Developing an Aggregator Mechanism for Late-Stage Clinical Trials of Neglected Disease Product Candidates

98 Pages Posted: 21 Oct 2020

See all articles by Gavin Yamey

Gavin Yamey

Duke Global Health Institute

Marco Schäferhoff

Open Consultants

Mary Moran

Duke University, Center for International and Global Studies

Mohamed Mustafa Diab

Center for Policy Impact in Global Health

Kaci Kennedy McDade

Center for Policy Impact in Global Health, Duke University

Wenhui Mao

Duke University - Duke Global Health Institute

Parth Chodavadia

Duke Global Health Institute

Armand Zimmerman

Duke University - Duke Global Health Institute; Duke University - Center for Policy Impact in Global Health

Vipul Chowdhary

affiliation not provided to SSRN

Robert Karanja

affiliation not provided to SSRN

Mziwandile Madikizela

affiliation not provided to SSRN

Osondu Ogbuoji

Duke University - Sanford School of Public Policy

Date Written: October 14, 2020

Abstract

There have been significant improvements in recent years in the early stage development of products for poverty-related and neglected diseases (PRNDs). However, there are still major challenges in the funding of late-stage clinical trials of candidate products for these diseases. For vaccine development specifically, Rappuoli and colleagues recently concluded that “these improvements in the early development process have revealed a new, and possibly more perilous, Valley of Death in the late vaccine development phase.”

There are three major challenges in conducting phase III trials for PRND product development. First, such trials are expensive and companies often shy away from investing in them because there is no commercial market for most PRNDs. Second, there is poor coordination on late-stage trials across R&D initiatives. At present, there is no overarching global mechanism that is “steering the ship”—there is no universally agreed-upon process for prioritizing R&D investments for PRNDs, for selecting the most promising candidates, or for coordinating the multiple, overlapping research programs worldwide. The result is duplication, waste, and ultimately delays in the development of products. Third, current R&D efforts for PRNDs are “top-down”—they are controlled by high-income countries (HICs) and have generally done poorly at including decision-makers from high-burden countries. It is policymakers in low- and middle-income countries (LMICs) who are in the trenches when it comes to controlling PRNDs—yet they are often not at the table when it comes to deciding on what gets funded, where research is conducted, who gets access to intellectual property, and where and how the technologies end up being manufactured. All these steps need to be “globalized” if we are to develop and deploy new control tools.

Keywords: poverty-related and neglected diseases (PRNDs), aggregator mechanism, research and development, clinical trials, antimicrobial resistance, infectious diseases, Covid-19, AIDS, tuberculosis, malaria, public funding for R&D, vaccine, public health

Suggested Citation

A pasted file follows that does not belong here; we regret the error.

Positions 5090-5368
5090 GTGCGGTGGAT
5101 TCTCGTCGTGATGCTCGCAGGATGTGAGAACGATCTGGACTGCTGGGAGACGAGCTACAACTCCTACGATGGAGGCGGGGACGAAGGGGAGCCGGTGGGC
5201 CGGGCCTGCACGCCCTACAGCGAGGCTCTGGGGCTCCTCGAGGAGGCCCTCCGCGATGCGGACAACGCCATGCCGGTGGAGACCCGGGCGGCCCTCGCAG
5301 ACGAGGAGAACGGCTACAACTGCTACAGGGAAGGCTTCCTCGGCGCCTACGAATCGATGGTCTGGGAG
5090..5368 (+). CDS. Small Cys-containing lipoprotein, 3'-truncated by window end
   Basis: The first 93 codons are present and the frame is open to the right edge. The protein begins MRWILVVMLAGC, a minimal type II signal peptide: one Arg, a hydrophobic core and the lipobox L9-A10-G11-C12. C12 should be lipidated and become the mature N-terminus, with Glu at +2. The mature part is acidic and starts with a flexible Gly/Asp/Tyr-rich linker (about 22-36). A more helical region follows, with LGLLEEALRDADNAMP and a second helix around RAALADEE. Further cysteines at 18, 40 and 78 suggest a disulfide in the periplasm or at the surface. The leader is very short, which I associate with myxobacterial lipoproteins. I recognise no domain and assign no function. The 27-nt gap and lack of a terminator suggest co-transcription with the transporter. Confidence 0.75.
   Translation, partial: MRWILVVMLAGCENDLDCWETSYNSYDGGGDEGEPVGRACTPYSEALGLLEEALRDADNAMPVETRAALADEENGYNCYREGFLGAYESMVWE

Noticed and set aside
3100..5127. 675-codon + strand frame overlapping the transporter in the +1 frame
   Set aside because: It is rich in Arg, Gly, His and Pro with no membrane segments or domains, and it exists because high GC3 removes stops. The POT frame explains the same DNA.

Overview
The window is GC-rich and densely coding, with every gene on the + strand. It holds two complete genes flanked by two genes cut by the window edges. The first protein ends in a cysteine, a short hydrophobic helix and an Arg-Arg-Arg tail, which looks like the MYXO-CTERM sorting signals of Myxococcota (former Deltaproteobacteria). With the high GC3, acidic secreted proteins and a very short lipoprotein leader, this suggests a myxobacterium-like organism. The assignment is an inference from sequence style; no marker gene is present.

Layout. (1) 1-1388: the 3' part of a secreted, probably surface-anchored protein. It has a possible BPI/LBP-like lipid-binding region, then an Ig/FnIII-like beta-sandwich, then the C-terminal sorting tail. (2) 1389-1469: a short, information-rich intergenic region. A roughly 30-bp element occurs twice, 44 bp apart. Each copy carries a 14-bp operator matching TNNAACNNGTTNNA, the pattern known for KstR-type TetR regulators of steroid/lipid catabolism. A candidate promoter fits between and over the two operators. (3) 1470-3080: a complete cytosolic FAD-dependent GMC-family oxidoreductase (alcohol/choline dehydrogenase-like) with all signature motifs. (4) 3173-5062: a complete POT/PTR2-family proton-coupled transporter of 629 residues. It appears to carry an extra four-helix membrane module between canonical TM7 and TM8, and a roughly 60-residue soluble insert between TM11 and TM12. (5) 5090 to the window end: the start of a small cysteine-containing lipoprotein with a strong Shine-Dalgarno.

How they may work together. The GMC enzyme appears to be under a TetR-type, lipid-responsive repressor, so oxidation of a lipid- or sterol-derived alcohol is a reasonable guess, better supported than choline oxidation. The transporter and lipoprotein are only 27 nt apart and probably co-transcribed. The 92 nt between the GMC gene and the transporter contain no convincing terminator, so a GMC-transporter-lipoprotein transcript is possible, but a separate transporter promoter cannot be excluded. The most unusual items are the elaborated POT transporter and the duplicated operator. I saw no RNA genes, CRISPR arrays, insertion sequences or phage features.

Yamey, Gavin and Schäferhoff, Marco and Moran, Mary and Mustafa Diab, Mohamed and McDade, Kaci Kennedy and Mao, Wenhui and Chodavadia, Parth and Zimmerman, Armand and Chowdhary, Vipul and Karanja, Robert and Madikizela, Mziwandile and Ogbuoji, Osondu, Developing an Aggregator Mechanism for Late-Stage Clinical Trials of Neglected Disease Product Candidates (October 14, 2020). Duke Global Working Paper Series No. 23, Available at SSRN: https://ssrn.com/abstract=3711578 or http://dx.doi.org/10.2139/ssrn.3711578

Gavin Yamey (Contact Author)

Duke Global Health Institute ( email )

Trent Hall
310 Trent Drive
Durham, NC 27708
United States

Marco Schäferhoff

Open Consultants ( email )

Cantianstr. 22
Berlin, Berlin 10437
Germany

Mary Moran

Duke University, Center for International and Global Studies ( email )

2204 Erwin Rd, Box 90404
Durham, NC
United States

Mohamed Mustafa Diab

Center for Policy Impact in Global Health ( email )

310 Trent Drive
Box 90519
Durham, NC 27710
United States

HOME PAGE: http://https://globalhealth.duke.edu/people/diab-mohamed-mustafa

Kaci Kennedy McDade

Center for Policy Impact in Global Health, Duke University ( email )

310 Trent Drive
Box 90519
Durham, NC 27710
United States

Wenhui Mao

Duke University - Duke Global Health Institute ( email )

310 Trent Drive
Box 90519
Durham, NC 27710
United States

Parth Chodavadia

Duke Global Health Institute ( email )

310 Trent Drive
Box 90519
Durham, NC 27710
United States
5129485544 (Phone)

Armand Zimmerman

Duke University - Duke Global Health Institute ( email )

310 Trent Drive
Box 90519
Durham, NC 27710
United States

Duke University - Center for Policy Impact in Global Health ( email )

310 Trent Drive
Durham, NC 27710
United States

Vipul Chowdhary

affiliation not provided to SSRN

Robert Karanja

affiliation not provided to SSRN

Mziwandile Madikizela

affiliation not provided to SSRN

Osondu Ogbuoji

Duke University - Sanford School of Public Policy ( email )

Durham, NC

Do you have a job opening that you would like to promote on SSRN?

Paper statistics

Downloads
85
Abstract Views
556
rank
353,265
PlumX Metrics